You and I know technique is not the answer, but maybe they were thinking it was the way he prayed. Maybe they were thinking it came from the times he slipped away in the middle of the night, or got up before all of them to go and pray. Maybe it was his 40 days in the desert fasting and praying. Maybe it was the time he spent praying and learning in the temple. Maybe it was the way he commanded demons to flee and they did. In reality, it was just that Jesus wanted, and needed, to be alone with the One he loved, and the One he loved wanted to be with him too. “Lord, teach us to pray.”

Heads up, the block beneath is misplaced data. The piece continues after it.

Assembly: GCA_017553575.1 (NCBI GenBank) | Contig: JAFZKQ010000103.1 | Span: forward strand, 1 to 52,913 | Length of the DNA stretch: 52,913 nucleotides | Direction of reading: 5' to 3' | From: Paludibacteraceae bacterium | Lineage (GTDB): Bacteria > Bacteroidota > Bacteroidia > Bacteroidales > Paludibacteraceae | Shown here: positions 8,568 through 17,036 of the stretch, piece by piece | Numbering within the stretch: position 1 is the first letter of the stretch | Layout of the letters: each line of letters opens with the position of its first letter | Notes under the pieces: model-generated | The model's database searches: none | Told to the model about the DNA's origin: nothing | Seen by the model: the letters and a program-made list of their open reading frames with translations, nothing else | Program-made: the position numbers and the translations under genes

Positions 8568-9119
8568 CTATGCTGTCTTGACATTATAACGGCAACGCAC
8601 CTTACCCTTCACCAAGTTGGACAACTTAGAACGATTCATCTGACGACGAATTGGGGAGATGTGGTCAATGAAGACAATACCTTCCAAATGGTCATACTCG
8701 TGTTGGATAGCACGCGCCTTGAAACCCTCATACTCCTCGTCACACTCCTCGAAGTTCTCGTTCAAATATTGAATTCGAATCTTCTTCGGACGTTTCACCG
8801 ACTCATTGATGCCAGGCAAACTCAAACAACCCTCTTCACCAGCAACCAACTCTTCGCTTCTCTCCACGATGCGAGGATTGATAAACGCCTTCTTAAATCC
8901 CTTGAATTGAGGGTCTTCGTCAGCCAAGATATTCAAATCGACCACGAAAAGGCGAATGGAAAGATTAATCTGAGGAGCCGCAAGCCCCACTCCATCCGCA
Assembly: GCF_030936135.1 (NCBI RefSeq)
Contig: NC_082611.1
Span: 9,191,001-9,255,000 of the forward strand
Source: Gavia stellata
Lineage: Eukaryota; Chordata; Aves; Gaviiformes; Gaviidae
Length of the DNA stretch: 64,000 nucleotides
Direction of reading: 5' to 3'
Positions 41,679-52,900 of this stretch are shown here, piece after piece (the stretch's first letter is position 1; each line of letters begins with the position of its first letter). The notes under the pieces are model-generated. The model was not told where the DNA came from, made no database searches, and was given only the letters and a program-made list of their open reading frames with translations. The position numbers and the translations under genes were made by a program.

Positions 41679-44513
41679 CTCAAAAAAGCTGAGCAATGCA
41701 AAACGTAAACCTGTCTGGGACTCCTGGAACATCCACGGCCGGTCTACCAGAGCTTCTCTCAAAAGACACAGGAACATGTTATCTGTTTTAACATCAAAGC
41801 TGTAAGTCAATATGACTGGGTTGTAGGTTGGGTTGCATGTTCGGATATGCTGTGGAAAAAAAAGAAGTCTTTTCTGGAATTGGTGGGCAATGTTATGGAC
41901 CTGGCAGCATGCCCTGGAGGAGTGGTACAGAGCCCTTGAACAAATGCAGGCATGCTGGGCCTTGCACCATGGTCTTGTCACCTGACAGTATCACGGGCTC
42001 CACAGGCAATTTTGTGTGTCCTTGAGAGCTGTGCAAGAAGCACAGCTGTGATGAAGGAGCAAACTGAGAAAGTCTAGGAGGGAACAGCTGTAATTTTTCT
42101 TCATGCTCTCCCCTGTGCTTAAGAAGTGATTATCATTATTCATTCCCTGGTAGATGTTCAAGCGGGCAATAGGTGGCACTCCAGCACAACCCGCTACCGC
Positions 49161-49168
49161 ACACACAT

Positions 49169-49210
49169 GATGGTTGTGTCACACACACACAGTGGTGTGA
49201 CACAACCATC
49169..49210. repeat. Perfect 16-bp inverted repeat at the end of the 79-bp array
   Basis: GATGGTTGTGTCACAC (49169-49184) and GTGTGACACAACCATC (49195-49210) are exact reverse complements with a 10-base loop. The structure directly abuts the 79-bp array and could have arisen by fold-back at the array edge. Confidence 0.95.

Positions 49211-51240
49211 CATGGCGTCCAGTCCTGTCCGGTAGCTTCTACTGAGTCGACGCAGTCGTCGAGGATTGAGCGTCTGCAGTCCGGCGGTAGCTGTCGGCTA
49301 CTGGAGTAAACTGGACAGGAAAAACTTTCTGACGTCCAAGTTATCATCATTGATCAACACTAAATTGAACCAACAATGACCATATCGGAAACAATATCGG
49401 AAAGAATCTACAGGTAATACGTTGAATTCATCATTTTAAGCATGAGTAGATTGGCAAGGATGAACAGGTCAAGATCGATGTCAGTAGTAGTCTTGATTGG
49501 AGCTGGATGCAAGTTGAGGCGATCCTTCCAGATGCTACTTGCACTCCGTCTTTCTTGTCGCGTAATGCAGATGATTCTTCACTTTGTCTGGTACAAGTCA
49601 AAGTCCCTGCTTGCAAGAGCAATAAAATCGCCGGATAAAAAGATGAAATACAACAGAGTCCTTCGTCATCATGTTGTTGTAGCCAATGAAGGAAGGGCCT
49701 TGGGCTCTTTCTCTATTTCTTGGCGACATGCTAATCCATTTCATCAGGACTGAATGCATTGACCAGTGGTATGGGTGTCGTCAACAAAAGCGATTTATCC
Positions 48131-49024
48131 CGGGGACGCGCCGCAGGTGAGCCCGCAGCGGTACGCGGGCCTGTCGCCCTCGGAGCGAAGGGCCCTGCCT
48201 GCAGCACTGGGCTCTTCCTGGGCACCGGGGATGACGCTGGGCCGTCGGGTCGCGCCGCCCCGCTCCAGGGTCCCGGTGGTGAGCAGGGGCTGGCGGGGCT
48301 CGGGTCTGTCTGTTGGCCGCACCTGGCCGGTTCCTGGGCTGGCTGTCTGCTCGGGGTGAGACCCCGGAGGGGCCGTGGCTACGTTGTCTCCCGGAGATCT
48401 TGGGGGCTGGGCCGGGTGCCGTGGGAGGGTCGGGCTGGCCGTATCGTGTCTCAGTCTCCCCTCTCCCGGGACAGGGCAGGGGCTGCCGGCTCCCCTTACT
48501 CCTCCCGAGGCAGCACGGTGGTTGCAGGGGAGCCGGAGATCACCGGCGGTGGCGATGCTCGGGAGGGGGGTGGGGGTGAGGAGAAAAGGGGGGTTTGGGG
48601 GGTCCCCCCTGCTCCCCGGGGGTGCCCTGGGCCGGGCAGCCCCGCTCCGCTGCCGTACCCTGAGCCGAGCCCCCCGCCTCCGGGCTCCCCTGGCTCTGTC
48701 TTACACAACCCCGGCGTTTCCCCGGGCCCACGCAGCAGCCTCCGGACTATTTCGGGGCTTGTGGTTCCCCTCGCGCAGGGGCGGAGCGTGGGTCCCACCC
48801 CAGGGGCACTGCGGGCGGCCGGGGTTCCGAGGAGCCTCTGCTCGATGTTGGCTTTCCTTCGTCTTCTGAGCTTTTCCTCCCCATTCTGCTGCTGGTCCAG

Of all the things the disciples could have asked Jesus to teach them they say, "Lord, teach us to pray."

When Jesus responds he doesn’t give them a lot of technique, or explanation, he just prays and shows them how to pray by example.

He said to them, "When you pray, say:
" 'Father,
hallowed be your name,
your kingdom come.
Give us each day our daily bread.
Forgive us our sins,
for we also forgive everyone who sins against us.
And lead us not into temptation.' "

Sunday, November 23, 2008

We had a great discussion this morning at Church led by our Pastor about learning to pray. I hope my fellow church-mates don’t mind me posting their thoughts. Names and genders have been left out to protect the not so innocent and to protect me from any pain they may want to inflict on me after reading this! Here are some of the things I heard:

One person spoke of how their prayer time, mostly in the car, has primarily turned into a time of gratefulness. Amazingly enough, this prayer has come out of a particularly difficult few years.